ran Harper’s first job as a photographer’s assistant was to take a picture of a bucket.
She couldn’t do it.
I got a 5 x 4 bellows camera with a sheet. I could do all that bit. But I couldn’t light it. It was ridiculous. I didn’t know how.
They were appalled.
It’s the type of incident that usually proceeds the issuing of a P45, and nudge towards the door.
But something persuaded her employers to keep her on, even with the bucket problem.
Fran jokes that the reason was more to do with employment laws than her ability. But a career behind the lens spanning decades suggests they spotted something more.
That was all back in the 1980s, the middle of what was a golden era for photography.
“ I didn’t go to college. I learnt completely on the job, which is quite unusual because there weren’t many women doing it. It was a male orientated work force really. . .]
I worked as a assistant to a photographer in Greek Street who was a very high end advertising photographer. Lots of posters and big campaigns.
Those big campaigns included the iconic Collette Dickerson Pearce (CDP) ads that made Sunday supplements worth fighting over. She also worked for French artist and fashion photographer Guy Bourdin in Paris.
You had to be very technically based and really know how to work cameras. It was heavy lifting in those days, lifting heavy strobe lights. Yeah. It was really different.
I didn’t have college background so I didn’t know anything about photography. I really had to learn by observing.
She also had to learn the hard way.
I remember with one photographer, who was very gracious about it. We did this shoot and his normal male assistant was absent so he hired me. And I didn’t check the camera. It was on the wrong setting. Of the whole shoot none of it came out.
When I next saw him, he said ‘by the way, that shoot was ruined because you didn’t check the cameras’.
But it s fine really [before laughing].
It wasn’t fine !
But it was a priceless apprenticeship. And one that ultimately led her to a freelance career graduating from the assistant who carried pre-digital equipment and lighting around, to a photographer in her own right.
Decades later, having worked as a fashion, then food photographer, and raised a family, lifestyle brought her to Whitstable. It’s here she still works, turning her camera on children and animals in her home studio.
I just like the area. It’s nice to be by the sea. I enjoy that relaxed feel of the place really.
What I really like is smelling the breeze, that fresh sea breeze. Also eating the oysters.
When my daughter comes down, we like to go to the harbour, have some oysters and a glass of Chablis. It’s a ritual.
It’s also a good spot for a photographer.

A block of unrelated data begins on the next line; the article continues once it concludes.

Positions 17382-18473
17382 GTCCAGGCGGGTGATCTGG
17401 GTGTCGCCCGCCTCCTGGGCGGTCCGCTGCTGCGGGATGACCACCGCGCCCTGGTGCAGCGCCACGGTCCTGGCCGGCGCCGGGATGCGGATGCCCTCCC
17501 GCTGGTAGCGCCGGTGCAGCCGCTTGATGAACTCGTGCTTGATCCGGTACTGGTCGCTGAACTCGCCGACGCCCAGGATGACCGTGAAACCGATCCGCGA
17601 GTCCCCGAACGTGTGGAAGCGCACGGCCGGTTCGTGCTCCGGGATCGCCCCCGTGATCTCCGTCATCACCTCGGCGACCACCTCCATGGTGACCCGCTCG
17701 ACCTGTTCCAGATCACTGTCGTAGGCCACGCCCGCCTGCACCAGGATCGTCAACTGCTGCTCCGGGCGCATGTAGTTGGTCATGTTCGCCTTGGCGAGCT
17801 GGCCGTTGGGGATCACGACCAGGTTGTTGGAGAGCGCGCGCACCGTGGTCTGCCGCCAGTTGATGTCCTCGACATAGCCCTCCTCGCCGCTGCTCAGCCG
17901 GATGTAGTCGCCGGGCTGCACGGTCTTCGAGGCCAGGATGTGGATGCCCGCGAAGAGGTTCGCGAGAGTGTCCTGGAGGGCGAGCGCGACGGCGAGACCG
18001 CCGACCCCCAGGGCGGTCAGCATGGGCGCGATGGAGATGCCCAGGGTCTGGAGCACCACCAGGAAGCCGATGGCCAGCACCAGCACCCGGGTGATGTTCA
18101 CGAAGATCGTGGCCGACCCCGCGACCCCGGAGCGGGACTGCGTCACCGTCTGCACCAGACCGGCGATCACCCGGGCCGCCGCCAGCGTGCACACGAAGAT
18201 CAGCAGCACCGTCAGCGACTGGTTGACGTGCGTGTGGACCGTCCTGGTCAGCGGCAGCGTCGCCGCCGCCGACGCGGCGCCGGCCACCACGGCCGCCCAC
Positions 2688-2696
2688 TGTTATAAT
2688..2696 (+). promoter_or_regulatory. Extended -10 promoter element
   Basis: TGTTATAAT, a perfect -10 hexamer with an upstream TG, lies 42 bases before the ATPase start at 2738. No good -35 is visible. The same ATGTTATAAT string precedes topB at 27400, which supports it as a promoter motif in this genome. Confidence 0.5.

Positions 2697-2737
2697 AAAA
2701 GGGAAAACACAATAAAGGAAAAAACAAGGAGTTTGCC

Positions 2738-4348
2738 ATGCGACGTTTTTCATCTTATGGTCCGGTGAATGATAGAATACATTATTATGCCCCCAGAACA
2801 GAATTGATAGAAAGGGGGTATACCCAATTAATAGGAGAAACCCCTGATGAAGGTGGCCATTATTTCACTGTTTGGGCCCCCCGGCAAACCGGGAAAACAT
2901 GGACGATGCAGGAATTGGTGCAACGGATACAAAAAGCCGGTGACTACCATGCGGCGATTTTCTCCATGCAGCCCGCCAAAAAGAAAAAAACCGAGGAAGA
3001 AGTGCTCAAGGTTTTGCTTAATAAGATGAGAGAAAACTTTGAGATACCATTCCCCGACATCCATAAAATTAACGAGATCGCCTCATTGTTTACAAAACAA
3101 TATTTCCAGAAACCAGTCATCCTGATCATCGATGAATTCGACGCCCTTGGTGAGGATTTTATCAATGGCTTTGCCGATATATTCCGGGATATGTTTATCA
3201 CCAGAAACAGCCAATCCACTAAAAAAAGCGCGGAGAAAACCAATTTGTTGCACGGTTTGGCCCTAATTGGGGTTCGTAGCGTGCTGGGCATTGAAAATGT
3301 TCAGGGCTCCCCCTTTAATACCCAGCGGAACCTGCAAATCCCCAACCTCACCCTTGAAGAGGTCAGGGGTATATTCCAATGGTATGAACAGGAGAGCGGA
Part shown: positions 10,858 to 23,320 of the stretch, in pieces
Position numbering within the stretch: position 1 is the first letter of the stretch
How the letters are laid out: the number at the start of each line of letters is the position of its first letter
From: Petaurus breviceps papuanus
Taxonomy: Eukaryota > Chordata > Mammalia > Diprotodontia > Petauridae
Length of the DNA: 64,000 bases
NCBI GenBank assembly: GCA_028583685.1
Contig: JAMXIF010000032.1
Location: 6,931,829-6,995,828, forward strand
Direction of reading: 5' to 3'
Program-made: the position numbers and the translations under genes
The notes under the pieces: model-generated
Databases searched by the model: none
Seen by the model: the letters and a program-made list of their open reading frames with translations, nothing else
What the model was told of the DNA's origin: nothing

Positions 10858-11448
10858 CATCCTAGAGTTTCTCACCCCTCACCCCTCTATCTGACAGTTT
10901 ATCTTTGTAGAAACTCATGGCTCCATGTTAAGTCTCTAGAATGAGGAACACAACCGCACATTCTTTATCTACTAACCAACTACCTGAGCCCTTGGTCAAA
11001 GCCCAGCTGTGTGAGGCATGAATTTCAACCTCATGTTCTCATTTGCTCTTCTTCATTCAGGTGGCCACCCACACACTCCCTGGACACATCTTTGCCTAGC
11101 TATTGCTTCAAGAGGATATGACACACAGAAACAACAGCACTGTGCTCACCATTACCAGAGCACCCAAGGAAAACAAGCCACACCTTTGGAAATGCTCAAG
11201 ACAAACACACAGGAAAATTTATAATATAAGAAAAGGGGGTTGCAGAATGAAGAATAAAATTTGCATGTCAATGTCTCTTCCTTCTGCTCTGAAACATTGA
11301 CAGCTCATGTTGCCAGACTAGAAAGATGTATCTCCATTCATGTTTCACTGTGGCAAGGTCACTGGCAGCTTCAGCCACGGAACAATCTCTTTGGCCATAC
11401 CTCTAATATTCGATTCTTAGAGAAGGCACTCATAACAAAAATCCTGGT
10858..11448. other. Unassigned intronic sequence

“ I love the creativity. Everybody’s doing something. Photographers. Authors. Chefs. Filmmakers. Fashion. Everything. . .]
Like a lot of people who move to Whitstable, it starts as one thing, and quickly becomes something else.
In Fran’s case it was teaching, a career she’d originally trained for. So she went back to school, teaching early years, only to be drawn back to London, and photography.
She’s now back in Whitstable permanently, although she spends half the year in India, where her teaching background and her photography work well together.
I’m sort of associated with a school out there.
It’s a school that helps children in the slums. It gives them an education that they otherwise wouldn’t have because they can’t afford to go to school.
It’s something of a theme in Fran’s life, the constant search for something new.
It started with photography, then different types of photography, before returning to teaching, London, India, and back to photography.
Yes, I quite like that. I like changing and not always being in the same place. Moving around really.
I don’t know if it takes courage. It takes a lot of organisation.
Fran will be going back to India later this year for another six-month trip to help at the school, but also to keep her camera in good use. She plans to do some reportage, capturing images of the people, with an eye on the national portrait competition.
Well, I’m trying for it.
It’s part of that discipline she learned back in those early days, where mistakes weren’t allowed, and getting the perfect picture was everything.
I think I realise what hard work is to get a good shot.
And also to develop your own style.
It’s really important to have your own style in photography. I think even now. Otherwise you get lost.
So about that bucket, which proved so troublesome all those years ago. Can she take that photo now ?
Yeah I can [she says, laughing] And in many different ways.